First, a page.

The eas­i­est way of prop­a­gat­ing rain lilies is through bulb di­vi­sion. This is done be re­mov­ing off­sets pro­duced from the mother bulbs when they are big enough to han­dle and have rooted on their own. Off­sets may take 4-6 months to bloom, depend­ing on the size of off­sets.

For va­ri­eties that do not pro­duce off­sets freely, bulb chip­ping may be prac­ticed. This is done by chip­ping the bulbs across the basal plate into sev­eral sec­tions. A fungi­cide treat­ment is nec­es­sary for this pro­ce­dure. This tech­nique takes about a year

for the bulb to bloom. BREED­ING The tech­ni­cal part, Ang ex­plains, is the breed­ing part. How­ever, any­one who has a back­ground in plant breed­ing could eas­ily fol­low these sim­ple steps.

The flower struc­ture of a rain lily is com­posed of three sepals and 3 petals. Since the sepals and petals of rainlily look al­most iden­ti­cal in shape and func­tion the same to cre­ate a flower. They are known as tepals.

The pis­til is the fe­male flo­ral part of the flower. It is com­posed of a style and stigma. Stigma is usu­ally a flat­tened trilobed sur­face on the tip­most por­tion of the style.

There are usu­ally 6 sta­mens in ev­ery flower. Each sta­men is com­posed of fil­a­ment and topped by an­ther. The an­ther is usu­ally a long cylin­dri­cal shape that splits open after an hour of open­ing of the flower. The an­ther houses the pollen.

In breed­ing rain lilies, one must choose a good mother stock that is not an apomic­tic plant. Apomixis is the re­pro­duc­tion of seeds with­out fer­til­iza­tion and the re­sult­ing off­spring will be iden­ti­cal to the mother plant. Once the de­sired mother plant is in bloom, the an­ther must be re­moved right after the flower open in the morn­ing to avoid self pol­li­na­tion. Cross pol­li­na­tion is done by dust­ing the stigma with the de­sired pollen source. Fer­til­iza­tion is suc­cess­ful when the ovule starts to en­large and de­velop into seed­pod. Seed­pods usu­ally ripen in less than a month. Once the seedling has ger­mi­nated and bloomed sev­eral times, se­lec­tion process for su­pe­rior seedlings starts. Se­lec­tion will be based on the cri­te­ria a breeder has set. Un­de­sir­able seedlings will be culled. The se­lected seedling with good qual­ity will be prop­a­gated but will re­main for fur­ther eval­u­a­tion. Once eval­u­ated, the new cul­ti­var is then mul­ti­plied for re­lease to the gen­eral mar­ket.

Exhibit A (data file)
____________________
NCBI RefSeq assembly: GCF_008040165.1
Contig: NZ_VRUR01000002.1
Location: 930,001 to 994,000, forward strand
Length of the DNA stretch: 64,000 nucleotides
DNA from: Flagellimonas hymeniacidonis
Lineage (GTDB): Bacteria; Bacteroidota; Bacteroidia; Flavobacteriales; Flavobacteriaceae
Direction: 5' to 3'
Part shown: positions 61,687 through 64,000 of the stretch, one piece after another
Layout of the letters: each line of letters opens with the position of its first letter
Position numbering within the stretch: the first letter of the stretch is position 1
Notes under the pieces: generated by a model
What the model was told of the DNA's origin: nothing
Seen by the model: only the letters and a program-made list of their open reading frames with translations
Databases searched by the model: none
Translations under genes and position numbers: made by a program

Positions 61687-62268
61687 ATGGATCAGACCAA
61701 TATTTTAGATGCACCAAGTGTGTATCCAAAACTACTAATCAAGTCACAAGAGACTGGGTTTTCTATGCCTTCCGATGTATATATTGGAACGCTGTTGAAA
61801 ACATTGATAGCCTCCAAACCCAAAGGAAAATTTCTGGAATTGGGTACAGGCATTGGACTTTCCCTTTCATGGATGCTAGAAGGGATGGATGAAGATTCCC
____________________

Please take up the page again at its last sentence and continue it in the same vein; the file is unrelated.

Ang also cited the fu­ture breed­ing plans for rain lilies. Since dou­ble- and triple-lay­ered blooms are al­ready avail­able, there are also now large-flow­ered rain lilies that mea­sure up to 4 inches. So, the next thing to do is to make an improve­ment on flower longevity and a scented rain lily flower us­ing Ze­phyran­thes chlorosolen as one of the par­ents. This species emits an in­tense fra­grance. The ex­ist­ing hy­brids to date are only mildly scented.

There are cur­rently 33 Philip­pine rain lily hy­brid va­ri­eties de­vel­oped by Ang, 28 of which were made avail­able dur­ing the Hor­ti­cul­tura Expo in Que­zon City last Fe­bru­ary 2018. Many more va­ri­eties will be added and will be made avail­able to the pub­lic. For those in­ter­ested to ac­quire the Philip­pine rain lily hy­brids, Ang can be con­tacted at his email be­low.

About the Breeder: Glanz Ang is a li­censed Agri­cul­tur­ist who grad­u­ated from Xavier Univer­sity/Ate­neo de Ca­gayan un­der the men­tor­ship of Prof. Floro Dala­pag. Ang is cur­rently the big­gest breeder of Ze­phyran­thes in South­east Asia. He may be con­tacted through: glan­[email protected], and at philip­pin­[email protected] yahoo.com; mo­bile num­ber (+63) 917 706-1838.

A flower bed of Philip­pine-bred rain lilies in the plant nurs­ery of Glanz Ang (in­set).

Sweet An­gel

Ma­ca­jalar Bay Sun­set

Lady Di­ana